Asmat is probably the most well known tribe in Papua
(formerly called Irian Jaya). They become famous not only through their
head-hunting practices in the past, but also because of their unique ideas and
wonderful designs in woodcarving which is considered one among the world's
To the Asmat, woodcarving was inextricably connected with
the spirit world, and therefore, the carving cannot just be principally
considered aesthetic objects. Much of the highly original art of the Asmat is
symbolic of warfare, headhunting, and warrior-ancestor veneration.
For centuries the Asmat were preoccupied with the
necessity of appeasing ancestor spirits, producing a wealth of superbly designed
shields, canoes, sculptured figures, and drums.
The name Asmat most
probably comes from the Asmat words As Akat, which according to Asmat people
means "the right man". Moreover, it's also said that Asmat comes from the word
Osamat that means "man from tree". The Asmat's neighbors to the west, the Mimika,
however, claim the name is derived from their word for the tribe- "manue",
meaning "man eater".
Natives of the region are
divided into two main groups; those living along the coasts, and those in the
interior. They differ in dialect, way of life, social structure, and ceremonies.
The coastal rivers are further divided into two groups, the Bisman people
between the Sinesty and Nin Rivers, and the Simai people.
Around 70,000 Asmat, the
area's largest tribe, are scattered in 100 villages in a territory of roughly
27,000 square km live in a huge tidal swamp land. The tribe was untouched by
civilization until recent times. Dutch outpost, missionary settlements, and
foreign expeditions finally made in road on this isolated culture during the
1950 and 60's.
Formerly, the families of
the entire tribe resided together in houses up to 28 meters long called yeus.
Yeus still used, but not only by men, as clubhouse where bachelors sleep.
Upriver Asmat still live in longhouses, some even construct houses in treetops.
The Asmat live on sago,
their staple, as well as mussels, snails, and fat insect larvae collected from
decaying stumps of sago palms. These last are eaten to the accompaniment of
throbbing drums and ritual dances; larvae feast can sometimes last up to two
weeks. The Asmat also gather forest products such as rattan, catch fish and
shrimp in large hoop nets.
Almost the entire Asmat region is covered in water during
the rainy season, when high tide reaches up to two km inland and low tide flows
up to two km out to sea. This is the largest alluvial swamp in the world, a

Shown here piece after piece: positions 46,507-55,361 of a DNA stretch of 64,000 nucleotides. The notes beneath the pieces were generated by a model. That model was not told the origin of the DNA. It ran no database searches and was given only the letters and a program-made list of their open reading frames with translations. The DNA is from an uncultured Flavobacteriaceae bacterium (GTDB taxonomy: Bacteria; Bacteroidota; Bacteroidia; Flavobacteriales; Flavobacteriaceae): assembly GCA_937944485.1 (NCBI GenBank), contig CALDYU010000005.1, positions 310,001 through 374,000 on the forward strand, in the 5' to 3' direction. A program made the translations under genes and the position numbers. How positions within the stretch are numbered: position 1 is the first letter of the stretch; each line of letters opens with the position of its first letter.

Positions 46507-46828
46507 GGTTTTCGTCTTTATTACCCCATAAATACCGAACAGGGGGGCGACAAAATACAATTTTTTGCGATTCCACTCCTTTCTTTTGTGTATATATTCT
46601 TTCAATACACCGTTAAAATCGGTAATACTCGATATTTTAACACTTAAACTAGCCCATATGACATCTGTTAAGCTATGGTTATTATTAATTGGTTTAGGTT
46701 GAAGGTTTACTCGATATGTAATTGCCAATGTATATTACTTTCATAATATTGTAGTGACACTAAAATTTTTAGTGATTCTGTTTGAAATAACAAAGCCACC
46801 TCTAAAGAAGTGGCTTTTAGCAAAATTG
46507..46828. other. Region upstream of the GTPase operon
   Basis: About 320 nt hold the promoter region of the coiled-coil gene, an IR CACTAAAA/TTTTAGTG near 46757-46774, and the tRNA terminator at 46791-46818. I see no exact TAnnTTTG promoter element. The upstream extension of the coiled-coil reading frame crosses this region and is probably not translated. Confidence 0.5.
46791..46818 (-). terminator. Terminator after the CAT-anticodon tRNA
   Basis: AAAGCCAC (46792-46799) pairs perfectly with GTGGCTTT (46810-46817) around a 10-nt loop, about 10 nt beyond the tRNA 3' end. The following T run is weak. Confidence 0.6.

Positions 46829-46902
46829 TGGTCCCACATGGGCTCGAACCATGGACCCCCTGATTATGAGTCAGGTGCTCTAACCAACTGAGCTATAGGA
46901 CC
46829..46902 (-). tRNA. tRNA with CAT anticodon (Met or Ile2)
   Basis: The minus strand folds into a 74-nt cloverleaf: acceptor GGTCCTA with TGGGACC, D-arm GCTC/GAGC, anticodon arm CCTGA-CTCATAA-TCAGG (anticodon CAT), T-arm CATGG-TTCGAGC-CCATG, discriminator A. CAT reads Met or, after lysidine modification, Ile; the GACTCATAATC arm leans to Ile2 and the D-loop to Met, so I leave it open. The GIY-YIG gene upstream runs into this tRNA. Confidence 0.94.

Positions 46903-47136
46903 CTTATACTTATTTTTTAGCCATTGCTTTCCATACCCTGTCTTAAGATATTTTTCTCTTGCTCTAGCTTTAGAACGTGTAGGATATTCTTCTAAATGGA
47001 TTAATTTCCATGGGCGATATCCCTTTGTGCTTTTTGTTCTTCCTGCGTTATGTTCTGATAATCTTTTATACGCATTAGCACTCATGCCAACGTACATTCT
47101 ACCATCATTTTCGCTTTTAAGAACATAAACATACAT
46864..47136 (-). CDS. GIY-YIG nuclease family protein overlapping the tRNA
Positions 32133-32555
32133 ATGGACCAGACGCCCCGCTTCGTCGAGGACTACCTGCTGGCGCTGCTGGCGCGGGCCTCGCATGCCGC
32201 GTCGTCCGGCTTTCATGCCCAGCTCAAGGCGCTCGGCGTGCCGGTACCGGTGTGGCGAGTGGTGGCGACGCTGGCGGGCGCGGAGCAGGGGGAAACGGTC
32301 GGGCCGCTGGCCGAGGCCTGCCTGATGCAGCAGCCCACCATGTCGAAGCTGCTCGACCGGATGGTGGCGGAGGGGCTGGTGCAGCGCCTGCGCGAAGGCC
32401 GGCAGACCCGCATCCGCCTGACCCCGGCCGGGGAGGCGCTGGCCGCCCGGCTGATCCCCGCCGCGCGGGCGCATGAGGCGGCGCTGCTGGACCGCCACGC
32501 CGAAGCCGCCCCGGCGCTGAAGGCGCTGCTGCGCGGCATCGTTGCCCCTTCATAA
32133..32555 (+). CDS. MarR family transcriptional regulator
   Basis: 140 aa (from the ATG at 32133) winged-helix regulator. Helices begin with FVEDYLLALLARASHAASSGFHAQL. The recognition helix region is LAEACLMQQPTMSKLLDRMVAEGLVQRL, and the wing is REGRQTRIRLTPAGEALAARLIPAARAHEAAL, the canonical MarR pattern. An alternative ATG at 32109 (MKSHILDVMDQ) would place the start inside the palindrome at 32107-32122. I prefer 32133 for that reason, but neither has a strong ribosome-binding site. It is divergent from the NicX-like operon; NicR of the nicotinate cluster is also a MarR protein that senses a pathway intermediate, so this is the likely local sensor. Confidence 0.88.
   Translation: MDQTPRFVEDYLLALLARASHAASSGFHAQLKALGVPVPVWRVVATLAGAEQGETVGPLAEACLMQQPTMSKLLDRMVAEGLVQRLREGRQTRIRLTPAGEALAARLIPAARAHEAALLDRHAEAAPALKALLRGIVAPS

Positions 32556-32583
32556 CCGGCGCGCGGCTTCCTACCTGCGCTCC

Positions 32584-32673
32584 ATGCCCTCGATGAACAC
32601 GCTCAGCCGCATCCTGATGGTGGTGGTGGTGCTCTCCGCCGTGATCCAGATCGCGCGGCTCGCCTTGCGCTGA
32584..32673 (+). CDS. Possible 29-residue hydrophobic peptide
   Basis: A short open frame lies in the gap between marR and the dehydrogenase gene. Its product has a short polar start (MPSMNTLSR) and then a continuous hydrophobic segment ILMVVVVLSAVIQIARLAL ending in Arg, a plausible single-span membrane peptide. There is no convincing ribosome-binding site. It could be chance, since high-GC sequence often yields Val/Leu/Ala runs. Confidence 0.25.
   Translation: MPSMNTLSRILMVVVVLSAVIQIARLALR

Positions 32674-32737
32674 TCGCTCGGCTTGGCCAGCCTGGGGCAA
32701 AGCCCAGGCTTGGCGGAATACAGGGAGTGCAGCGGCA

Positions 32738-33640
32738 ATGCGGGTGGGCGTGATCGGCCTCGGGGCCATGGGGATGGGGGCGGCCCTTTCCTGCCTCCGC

low-lying stone less territory of bog forest and meandering rivers emptying into
the Arafura sea.
In the rivers swarm with shrimp, fish, lobster, crab,
fresh water dolphin, sea snake and crocodiles. Living along the banks are
lizards, that grow longer than the Komodo dragon. The forests contain palms,
ironwood, merak wood, and mangroves, and are home for crown pigeons, hornbills,
and cockatoos. There are grass meadows, and flowers like the Dedrobium orchid.
The climate is hot and humid. The rainy season stretches
from October to May, with an average of 40 cm of precipitation each year. The
east monsoon season runs from April April to June, west monsoons strike December
Asmat woodcarving is
considered one among the world's finest. To the Asmat, woodcarving was
inextricably connected with the spirit world, and therefore, the carving can not
just be principally considered aesthetic objects. Much of the highly original
art of the Asmat is symbolic of warfare, headhunting, and warrior-ancestor
veneration. For centuries the Asmat were preoccupied with the necessity of
appeasing ancestor spirits, producing a wealth of superbly designed shields,
canoes, sculptured figures, and drums.
Particularly to call the
still common stone axe, bone knifes as well as the grave stick to remove the
hard skin from a Sago Tree and the wooden Sago hammer. For the decoration of the
body we have to name the bones from the wings of a flying fox. The Korowai women
place this in the nose. Also the necklace from dog´s tooth are really important
for them. The mother give these necklaces to the daughter and this is still in
use. The men use necklaces from pig´s tooth. The women use only a small skirt
made from tree skin and Sago fibres. The men use only a leaf around the penis.
Some groups have just the half of a nut around the penis. Around the chest you
can see also some rotanings. Without their net the women never move out of the
tree house. The men never move out without bow and arrows.